North Sails NEWS

Story Contributors: Tom Castiglione


Powered by 3Di, Gary Grant takes on doublehanded sailing

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Gary Grant races his J/120 Alibi doublehanded and regularly beats fully crewed boats in major long distance races. Here’s what he had to say about his sails, his racing program, and his plans for the future with the help of his North Sails expert, Tom Castiglione.

When did it all start and what have you won recently?

I bought Alibi new in 2004 when I lived in London. My first boat was a 32-foot cruising boat, which didn’t allow me to race, so I got the J/120 which gives me great opportunities to compete.

In the 2015 Halifax Race, we were first in our division and in class against four fully crewed J/120s. We had a 2nd in the Block Island Race and the Vineyard Race, and we also won Stamford Yacht Club’s doublehanded racing trophy for that year.

Who’s your partner in crime?

Stephen Fisk is my primary crew. We started sailing together in 2005. Stephen was a member of my yacht club, and I heard he had a lot of experience in distance racing and on the J/120. Both of us really enjoy sailing together, and we both enjoy sailing doublehanded. We wanted to try something different, and we enjoy it so much we haven’t given up.

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What’s it like competing against fully crewed teams?

We do well in light air against the fully crewed boats, but when the moderate to heavy air conditions come up we lack weight on the rail. We use the autopilot when my help is needed up front, and as the sea-state picks up, it isn’t as effective either. So the light to medium wind range is our preference.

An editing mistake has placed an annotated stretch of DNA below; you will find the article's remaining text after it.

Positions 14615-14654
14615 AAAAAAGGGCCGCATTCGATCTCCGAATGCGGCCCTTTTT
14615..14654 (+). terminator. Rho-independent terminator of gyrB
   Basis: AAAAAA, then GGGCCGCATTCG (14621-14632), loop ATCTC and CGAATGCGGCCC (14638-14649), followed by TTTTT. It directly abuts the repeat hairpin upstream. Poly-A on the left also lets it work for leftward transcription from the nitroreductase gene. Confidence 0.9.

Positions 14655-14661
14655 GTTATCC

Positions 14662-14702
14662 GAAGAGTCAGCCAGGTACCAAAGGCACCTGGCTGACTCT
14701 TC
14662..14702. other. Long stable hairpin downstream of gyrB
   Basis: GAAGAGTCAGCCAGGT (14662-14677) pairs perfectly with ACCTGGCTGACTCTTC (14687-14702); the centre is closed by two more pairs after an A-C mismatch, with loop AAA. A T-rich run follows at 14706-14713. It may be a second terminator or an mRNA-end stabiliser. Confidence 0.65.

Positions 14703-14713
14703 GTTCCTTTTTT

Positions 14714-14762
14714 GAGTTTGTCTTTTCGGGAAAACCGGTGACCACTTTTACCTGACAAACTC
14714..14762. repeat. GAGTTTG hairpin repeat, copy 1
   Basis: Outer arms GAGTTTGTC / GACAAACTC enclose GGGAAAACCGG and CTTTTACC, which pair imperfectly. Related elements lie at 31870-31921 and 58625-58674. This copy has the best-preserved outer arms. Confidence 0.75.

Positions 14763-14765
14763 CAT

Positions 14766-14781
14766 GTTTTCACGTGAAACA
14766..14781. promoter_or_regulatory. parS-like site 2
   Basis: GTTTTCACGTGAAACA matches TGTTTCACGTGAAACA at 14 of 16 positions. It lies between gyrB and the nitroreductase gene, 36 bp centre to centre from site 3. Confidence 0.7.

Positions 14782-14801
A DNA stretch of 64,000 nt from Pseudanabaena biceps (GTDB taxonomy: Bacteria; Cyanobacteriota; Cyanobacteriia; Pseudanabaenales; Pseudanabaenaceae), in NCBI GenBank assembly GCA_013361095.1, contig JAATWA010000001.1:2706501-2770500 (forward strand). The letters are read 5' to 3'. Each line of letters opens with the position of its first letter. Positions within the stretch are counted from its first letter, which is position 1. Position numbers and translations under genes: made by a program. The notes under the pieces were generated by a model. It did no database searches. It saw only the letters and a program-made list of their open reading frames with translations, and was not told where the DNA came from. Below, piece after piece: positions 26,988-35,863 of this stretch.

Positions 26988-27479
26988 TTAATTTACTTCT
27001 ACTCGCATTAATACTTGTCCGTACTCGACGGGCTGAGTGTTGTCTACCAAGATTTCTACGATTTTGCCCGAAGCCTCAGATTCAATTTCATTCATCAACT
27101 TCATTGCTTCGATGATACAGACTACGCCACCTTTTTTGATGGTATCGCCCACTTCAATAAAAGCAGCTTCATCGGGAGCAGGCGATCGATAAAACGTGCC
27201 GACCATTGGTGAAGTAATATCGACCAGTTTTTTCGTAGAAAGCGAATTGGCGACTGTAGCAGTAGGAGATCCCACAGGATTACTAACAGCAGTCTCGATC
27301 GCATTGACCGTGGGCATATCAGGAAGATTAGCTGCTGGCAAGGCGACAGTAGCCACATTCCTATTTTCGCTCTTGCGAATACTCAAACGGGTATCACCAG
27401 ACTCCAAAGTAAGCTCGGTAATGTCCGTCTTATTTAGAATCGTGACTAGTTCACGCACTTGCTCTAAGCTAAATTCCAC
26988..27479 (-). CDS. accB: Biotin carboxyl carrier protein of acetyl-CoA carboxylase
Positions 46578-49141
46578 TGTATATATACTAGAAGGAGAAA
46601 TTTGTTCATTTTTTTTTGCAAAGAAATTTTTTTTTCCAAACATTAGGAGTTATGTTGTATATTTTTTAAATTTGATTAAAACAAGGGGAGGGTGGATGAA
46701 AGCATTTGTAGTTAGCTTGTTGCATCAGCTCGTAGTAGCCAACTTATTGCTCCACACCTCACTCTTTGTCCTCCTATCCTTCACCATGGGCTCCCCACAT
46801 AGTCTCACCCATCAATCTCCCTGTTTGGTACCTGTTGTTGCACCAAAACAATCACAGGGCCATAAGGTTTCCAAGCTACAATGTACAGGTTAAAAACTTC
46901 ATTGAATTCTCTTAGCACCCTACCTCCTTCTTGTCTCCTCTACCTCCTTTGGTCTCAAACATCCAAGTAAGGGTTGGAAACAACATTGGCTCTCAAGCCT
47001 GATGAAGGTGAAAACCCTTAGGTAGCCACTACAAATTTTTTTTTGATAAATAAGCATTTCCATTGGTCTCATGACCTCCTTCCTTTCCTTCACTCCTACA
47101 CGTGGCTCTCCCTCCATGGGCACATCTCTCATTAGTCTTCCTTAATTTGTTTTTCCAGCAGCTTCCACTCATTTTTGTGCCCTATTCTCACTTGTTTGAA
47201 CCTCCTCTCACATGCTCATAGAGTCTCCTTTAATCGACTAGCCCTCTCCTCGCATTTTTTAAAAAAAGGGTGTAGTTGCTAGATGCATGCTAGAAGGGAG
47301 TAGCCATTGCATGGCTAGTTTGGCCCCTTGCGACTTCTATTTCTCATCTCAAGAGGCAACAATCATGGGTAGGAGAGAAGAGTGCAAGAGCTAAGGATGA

In the 2013 Block Island Race, we beat fully crewed J/120s. In 2017 we won the doublehanded PHRF award, even though we got third in our division on corrected time. My boat is a bit different from some of the other J/120 teams, as we have a carbon mast and they have aluminum masts.

When did you know you wanted to make the switch to 3Di?

In 2004 I had a suit of 3DL sails, but after about 3 years they started to deteriorate. I decided I wanted to go with something bulletproof, so I reached out to my local loft and got the details from Tom [Castiglione] on 3Di and knew that would be the right choice for my program.

„After seeing the success of 3Di in the TP52 class and in the Volvo Ocean Race, I knew it was going to be the right move. I needed a set of sails that wouldn’t deteriorate on the shelf and was going to be reliable year after year. Doublehanded sailors need robust sails, as it’s hard to change sails without flogging or luffing, and we are often pushing our sails above their designated wind ranges.“